Right Hon. W. L. MACKENZIE KING (Prime Minister):
Yesterday my right hon, friend, the leader of the opposition (Mr. Bennett) referred to a news 'broadcast from Rome on the evening of Wednesday, June 17, which stated that the Canadian council of ministers at a meeting held the previous day, that is June 16, had decided to favour the abolition of sanctions. I replied that I would make inquiry as far as possible to see if there was any ground for believing that this statement indicated knowledge in advance of the policy of the government announced in the House of Commons on June 18. I do not think it does.
The statement quoted is incorrect since as a matter of fact the question was not discussed in council at all on June 16 as stated. The general position had been discussed some days earlier, and council's decision reached at the time, but the final wording of the statement of the government's position was taken up at the special meeting of council on the morning of June 17. I notice in the Montreal Star of June 16 the following disipatch from Ottawa:
It is understood that the government is giving consideration to-day to its position in respect to sanctions against Italy. What precisely will be the attitude is not officially determined. It is believed, however, that the government is practically certain to join that section of British thought which favours the lifting of the penalties.... Discussion is tentatively fixed for Thursday. The Prime Minister on that occasion is expected to define the attitude towards a continuance of sanctions. Inasmuch as these penalties in time of active war did not frustrate the annexation of Ethiopia by Italy, their continuance, in time of peace, may be regarded as futile.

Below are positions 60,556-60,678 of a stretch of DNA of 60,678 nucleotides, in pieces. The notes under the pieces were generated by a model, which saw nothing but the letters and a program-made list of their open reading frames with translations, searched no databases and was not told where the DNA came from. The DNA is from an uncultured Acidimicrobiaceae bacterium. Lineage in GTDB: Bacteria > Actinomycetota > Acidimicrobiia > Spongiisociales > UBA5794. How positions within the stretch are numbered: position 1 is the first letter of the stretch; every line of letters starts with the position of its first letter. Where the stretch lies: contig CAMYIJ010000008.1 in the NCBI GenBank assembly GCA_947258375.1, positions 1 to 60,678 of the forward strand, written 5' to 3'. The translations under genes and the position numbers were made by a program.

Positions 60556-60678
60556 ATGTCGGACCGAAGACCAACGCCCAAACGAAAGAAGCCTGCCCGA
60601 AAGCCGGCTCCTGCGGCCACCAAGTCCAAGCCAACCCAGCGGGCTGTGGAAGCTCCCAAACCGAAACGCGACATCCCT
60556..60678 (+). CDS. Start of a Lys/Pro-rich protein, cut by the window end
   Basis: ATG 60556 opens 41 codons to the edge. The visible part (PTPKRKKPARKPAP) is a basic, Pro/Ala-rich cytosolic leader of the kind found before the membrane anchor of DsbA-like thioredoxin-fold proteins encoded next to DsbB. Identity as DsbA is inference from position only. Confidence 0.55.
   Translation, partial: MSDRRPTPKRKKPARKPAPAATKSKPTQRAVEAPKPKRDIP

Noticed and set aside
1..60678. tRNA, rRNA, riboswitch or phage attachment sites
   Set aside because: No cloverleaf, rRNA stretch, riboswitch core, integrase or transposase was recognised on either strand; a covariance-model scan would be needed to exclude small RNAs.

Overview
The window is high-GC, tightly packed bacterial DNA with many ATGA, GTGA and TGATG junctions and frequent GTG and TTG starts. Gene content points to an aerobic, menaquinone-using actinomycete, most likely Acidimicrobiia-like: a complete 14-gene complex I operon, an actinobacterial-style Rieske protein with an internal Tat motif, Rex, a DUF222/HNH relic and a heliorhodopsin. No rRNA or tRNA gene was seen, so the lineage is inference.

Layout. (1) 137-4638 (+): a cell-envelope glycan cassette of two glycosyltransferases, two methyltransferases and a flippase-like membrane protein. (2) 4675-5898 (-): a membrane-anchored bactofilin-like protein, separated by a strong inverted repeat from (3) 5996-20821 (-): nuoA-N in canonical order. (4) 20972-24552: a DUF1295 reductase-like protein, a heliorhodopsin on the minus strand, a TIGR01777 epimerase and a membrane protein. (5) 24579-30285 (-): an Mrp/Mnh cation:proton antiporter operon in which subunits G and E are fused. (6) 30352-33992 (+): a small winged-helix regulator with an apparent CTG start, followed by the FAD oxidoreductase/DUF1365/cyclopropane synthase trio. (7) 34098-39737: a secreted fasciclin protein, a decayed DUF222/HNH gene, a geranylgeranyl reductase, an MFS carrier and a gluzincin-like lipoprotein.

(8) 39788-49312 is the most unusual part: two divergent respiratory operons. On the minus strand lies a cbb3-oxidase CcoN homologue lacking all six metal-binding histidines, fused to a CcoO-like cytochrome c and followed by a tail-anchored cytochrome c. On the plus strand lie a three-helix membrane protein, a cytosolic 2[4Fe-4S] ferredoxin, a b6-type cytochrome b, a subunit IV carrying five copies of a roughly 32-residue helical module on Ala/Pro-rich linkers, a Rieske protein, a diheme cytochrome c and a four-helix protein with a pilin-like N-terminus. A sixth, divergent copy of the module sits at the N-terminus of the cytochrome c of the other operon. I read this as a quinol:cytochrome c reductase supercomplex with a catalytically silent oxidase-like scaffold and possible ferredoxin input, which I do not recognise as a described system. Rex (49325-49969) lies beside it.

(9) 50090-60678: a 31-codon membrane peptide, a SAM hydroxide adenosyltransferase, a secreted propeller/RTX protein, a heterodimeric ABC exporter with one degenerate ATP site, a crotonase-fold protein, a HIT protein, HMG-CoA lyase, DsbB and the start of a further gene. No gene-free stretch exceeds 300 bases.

I think there is little doubt that the statement to which my right hon. friend referred was simply a more positive expression of the above, or similar anticipations. For some days before the announcement of the United Kingdom government the press contained similar surmises as to the decision which would be announced.
I may repeat that there is not the slightest indication that the decision of the government was communicated to any outside person.